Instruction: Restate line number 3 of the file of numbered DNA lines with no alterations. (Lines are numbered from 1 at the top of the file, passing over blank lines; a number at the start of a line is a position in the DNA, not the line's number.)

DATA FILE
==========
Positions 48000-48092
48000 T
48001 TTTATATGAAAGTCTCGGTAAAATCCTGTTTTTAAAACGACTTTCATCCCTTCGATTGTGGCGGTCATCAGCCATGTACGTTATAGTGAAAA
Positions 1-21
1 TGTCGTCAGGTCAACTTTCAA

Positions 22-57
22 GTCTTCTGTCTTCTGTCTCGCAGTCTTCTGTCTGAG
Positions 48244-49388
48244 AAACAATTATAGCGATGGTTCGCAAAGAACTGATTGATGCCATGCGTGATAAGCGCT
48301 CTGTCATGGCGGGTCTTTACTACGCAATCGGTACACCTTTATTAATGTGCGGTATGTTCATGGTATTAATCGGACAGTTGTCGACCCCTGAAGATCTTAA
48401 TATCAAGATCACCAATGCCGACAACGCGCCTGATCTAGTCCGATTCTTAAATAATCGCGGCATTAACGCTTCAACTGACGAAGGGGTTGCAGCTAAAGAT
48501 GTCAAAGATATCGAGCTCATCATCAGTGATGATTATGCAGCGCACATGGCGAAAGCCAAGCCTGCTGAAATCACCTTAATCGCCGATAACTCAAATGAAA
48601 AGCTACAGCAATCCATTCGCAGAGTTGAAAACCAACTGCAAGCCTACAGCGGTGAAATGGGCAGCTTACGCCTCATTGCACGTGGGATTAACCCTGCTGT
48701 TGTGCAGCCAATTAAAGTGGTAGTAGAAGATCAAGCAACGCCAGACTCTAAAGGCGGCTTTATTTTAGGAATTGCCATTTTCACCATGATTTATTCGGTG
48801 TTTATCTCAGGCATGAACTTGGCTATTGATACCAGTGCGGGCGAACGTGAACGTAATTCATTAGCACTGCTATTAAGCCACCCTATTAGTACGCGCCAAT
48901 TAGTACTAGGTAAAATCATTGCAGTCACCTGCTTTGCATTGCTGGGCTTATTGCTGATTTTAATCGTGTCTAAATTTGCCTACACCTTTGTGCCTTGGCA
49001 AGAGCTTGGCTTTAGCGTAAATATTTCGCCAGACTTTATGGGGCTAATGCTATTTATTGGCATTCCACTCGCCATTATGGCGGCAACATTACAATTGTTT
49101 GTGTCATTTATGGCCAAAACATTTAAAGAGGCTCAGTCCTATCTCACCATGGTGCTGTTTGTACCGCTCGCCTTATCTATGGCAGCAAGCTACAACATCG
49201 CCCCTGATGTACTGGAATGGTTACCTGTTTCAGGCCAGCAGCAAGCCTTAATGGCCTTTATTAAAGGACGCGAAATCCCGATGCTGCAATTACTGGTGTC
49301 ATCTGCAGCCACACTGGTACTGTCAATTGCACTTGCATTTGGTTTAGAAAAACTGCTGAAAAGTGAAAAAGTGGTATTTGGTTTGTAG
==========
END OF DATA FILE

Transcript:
48001 TTTATATGAAAGTCTCGGTAAAATCCTGTTTTTAAAACGACTTTCATCCCTTCGATTGTGGCGGTCATCAGCCATGTACGTTATAGTGAAAA